Sanctions and Airliners

OWoN: One article worth reading and considering the implications of where things may go next its ugly. There is no question the world has become more dangerous.


Institute for Political Economy
By Paul Craig Roberts
17 July 2014

NOTE: Photos are now available of the wreckage from the Malaysian airliner crash. Notice the extensive debris and the large section of fuselage. You are observing remains of an airliner that was hit with a missile at 33,000 feet and fell to impact land. Remember, no such debris was present at the site where the airliner is alleged to have hit the Pentagon and at the alleged crash site in Pennsylvania of the 4th 9/11 hijacked airliner. Give that some thought. No doubt but that the 9/11 Commission will conclude that only Malaysian airliners leave debris.

The unilateral US sanctions announced by Obama on July 16 blocking Russian weapons and energy companies access to US bank loans demonstrate Washington’s impotence. The rest of the world, including America’s two largest business organizations, turned their backs on Obama. The US Chamber of Commerce and the National Association of Manufacturers placed ads in the New York Times, Wall Street Journal, and Washington Post protesting US sanctions. NAM said that the manufacturer’s association is “disappointed that the US is extending sanctions in increasingly unilateral ways that will undermine US commercial engagement.” Bloomberg reported that “meeting in Brussels, leaders of the European Union refused to match the US measures.”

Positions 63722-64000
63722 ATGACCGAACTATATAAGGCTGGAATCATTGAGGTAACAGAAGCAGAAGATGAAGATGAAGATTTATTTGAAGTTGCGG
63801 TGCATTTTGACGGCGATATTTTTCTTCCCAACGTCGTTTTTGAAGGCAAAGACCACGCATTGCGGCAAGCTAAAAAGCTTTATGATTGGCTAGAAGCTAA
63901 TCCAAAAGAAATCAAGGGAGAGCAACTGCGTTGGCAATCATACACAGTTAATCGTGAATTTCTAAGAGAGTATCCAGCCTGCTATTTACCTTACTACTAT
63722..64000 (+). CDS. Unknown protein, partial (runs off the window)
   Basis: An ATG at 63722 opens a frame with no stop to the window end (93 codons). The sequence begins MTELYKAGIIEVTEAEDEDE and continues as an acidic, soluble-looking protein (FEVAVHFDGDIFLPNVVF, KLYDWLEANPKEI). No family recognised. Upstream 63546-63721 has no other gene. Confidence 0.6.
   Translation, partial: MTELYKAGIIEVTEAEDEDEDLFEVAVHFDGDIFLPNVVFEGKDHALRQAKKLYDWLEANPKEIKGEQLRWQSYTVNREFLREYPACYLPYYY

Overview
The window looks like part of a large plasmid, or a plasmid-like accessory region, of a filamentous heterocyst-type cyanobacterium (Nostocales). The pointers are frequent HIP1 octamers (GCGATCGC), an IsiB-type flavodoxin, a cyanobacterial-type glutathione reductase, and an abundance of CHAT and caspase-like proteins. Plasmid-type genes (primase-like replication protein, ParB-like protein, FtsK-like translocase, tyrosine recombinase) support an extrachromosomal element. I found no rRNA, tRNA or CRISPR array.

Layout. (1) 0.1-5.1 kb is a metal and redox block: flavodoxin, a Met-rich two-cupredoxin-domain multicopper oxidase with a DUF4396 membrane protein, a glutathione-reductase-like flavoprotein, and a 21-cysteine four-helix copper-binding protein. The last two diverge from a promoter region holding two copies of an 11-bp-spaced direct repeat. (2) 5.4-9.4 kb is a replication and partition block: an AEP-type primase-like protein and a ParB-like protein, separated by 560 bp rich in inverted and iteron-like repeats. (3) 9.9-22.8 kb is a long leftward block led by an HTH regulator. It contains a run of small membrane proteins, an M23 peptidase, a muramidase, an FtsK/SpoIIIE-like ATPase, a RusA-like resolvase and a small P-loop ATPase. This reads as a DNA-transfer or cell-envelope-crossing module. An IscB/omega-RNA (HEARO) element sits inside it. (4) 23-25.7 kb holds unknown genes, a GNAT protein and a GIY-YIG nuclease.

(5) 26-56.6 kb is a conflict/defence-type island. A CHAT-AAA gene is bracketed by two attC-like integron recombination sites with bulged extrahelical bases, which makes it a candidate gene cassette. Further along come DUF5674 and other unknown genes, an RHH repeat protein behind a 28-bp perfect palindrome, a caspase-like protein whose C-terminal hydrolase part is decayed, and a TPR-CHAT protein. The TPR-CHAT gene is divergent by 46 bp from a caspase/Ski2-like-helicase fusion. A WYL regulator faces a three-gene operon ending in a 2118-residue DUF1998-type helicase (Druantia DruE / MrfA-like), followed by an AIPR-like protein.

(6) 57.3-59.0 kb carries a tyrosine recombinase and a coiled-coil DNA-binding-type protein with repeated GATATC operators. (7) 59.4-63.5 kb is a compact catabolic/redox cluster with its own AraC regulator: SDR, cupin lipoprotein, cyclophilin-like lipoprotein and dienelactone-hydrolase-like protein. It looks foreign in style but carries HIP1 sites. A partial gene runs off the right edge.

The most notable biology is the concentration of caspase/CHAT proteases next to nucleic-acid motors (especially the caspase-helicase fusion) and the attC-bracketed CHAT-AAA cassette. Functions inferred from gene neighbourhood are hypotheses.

In attempting to isolate Russia, the White House Fool has isolated Washington.

The sanctions will have no effect on the Russian companies. The Russian companies can get more bank loans than they need from China, or from France and Germany.

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